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Colorado
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I'm slowly moving to writing code in Atmel Studio 6.0.  When uploading via an STK500, it blows away the Ardiuno bootloader, which I expect to happen.  However, I'm faced with one small project with one of my projects.  First, the gist of the installation:

I have several 328p in a custom design driving LED strings.  All the nodes are linked together for both serial communication as well as I2C.  Here's the fun part: when I want to update the code on all the nodes, I upload it to the first one in the group.  Once uploaded, I press (and hold) a button which sends a reset signal to the next node in line.  When that next node resets the first one starts dumping its memory contents via serial to the one that just reset.  A few seconds later and the second node now has the same (new) code that the first one has on it.  I can keep doing this with all the nodes simply by going down the line, one by one.  If you want more info on how this is done, it comes from George Caley's replicating code: https://github.com/spake/Arduino-Copier (look at the BlinkVirus example, specifically the Copies.pde code.)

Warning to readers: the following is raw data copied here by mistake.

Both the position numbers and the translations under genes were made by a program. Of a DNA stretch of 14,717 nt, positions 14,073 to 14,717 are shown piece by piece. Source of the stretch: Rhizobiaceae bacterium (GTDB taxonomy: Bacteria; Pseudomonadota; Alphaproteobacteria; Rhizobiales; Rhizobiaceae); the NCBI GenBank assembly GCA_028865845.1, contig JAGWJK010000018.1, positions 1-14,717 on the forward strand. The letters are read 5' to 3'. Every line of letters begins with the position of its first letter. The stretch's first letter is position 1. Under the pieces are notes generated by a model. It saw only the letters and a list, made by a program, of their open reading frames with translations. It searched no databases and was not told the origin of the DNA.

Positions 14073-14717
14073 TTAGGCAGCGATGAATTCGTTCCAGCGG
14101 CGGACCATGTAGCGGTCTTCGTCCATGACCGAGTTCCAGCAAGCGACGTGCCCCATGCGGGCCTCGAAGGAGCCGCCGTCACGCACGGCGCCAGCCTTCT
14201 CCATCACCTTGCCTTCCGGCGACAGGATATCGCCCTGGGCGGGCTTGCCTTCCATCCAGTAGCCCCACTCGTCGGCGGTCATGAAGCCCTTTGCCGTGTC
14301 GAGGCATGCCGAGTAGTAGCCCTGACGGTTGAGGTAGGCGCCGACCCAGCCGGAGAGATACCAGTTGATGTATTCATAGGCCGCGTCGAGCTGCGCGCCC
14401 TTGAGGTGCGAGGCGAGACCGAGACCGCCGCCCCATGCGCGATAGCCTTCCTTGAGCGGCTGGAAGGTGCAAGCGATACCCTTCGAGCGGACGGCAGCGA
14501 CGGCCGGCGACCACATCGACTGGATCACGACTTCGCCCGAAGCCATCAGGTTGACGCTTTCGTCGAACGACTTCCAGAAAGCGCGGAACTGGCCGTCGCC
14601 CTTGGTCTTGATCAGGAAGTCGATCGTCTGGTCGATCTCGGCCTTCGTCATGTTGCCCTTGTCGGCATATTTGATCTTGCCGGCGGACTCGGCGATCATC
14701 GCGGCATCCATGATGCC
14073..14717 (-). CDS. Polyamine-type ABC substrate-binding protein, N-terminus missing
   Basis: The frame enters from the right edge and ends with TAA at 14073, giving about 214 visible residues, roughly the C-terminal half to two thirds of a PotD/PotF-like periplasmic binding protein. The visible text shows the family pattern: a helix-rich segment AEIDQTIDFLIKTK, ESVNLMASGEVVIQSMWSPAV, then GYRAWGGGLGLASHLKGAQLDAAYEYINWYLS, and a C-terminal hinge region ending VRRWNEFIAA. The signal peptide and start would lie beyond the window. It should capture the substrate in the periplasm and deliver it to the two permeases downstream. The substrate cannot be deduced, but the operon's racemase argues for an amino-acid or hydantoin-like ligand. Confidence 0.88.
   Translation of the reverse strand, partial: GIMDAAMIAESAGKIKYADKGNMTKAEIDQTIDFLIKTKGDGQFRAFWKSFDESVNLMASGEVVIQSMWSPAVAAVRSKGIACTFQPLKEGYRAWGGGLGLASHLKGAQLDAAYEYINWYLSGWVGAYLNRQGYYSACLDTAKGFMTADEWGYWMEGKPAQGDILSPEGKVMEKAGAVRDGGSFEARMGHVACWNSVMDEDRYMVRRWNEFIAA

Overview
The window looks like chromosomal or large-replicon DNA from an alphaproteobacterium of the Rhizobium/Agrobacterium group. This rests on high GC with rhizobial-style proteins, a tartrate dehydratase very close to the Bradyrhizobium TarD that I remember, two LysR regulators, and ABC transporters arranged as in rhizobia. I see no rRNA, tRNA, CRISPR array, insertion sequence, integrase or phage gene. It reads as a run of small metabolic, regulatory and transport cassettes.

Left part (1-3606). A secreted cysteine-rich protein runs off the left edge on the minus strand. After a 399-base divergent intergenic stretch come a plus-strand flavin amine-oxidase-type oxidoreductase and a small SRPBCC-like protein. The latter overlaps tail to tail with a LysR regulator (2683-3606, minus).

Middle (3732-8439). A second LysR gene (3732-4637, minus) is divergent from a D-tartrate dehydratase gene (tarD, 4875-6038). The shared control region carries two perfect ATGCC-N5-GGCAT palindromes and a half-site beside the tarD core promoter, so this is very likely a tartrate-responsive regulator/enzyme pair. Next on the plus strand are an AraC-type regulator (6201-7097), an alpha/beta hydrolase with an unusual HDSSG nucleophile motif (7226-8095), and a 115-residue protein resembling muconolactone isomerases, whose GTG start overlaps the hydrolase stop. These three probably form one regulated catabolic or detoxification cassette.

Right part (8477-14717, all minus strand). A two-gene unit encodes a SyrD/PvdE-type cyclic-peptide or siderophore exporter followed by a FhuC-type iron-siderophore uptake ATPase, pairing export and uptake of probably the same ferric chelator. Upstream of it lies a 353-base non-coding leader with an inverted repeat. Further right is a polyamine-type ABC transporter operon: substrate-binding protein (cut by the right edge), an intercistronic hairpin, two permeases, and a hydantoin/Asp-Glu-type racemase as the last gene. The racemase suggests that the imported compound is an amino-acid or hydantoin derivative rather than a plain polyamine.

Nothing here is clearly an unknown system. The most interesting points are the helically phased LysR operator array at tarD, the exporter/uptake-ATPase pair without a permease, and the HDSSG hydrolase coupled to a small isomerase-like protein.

Here's the thing, in order for that to work, I need the same ability that the Arduino bootloader is providing when it resets; it listens for serial data.  Without that, the replication fails.  And since uploading data from AS6 blows away the bootloader, I'm stuck ... unless I can figure out how to have that 'listening for serial data' part.  And that's where I'm stuck and wondering if anyone has any idea of how I can accomplish this with AS6, OR a different way to do the replication where I don't need the Arduino bootloader.
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So except for the very first arduino, you're expecting to use the bootloader to program the boards, rather than ISP programming (you said they only have a serial connection.)  The bootloader does more than just "listen for serial data"; it's the bootloader that is responsible for reading that serial data and programming the sketch into the chip; otherwise you'd need SPI connections between the master and target...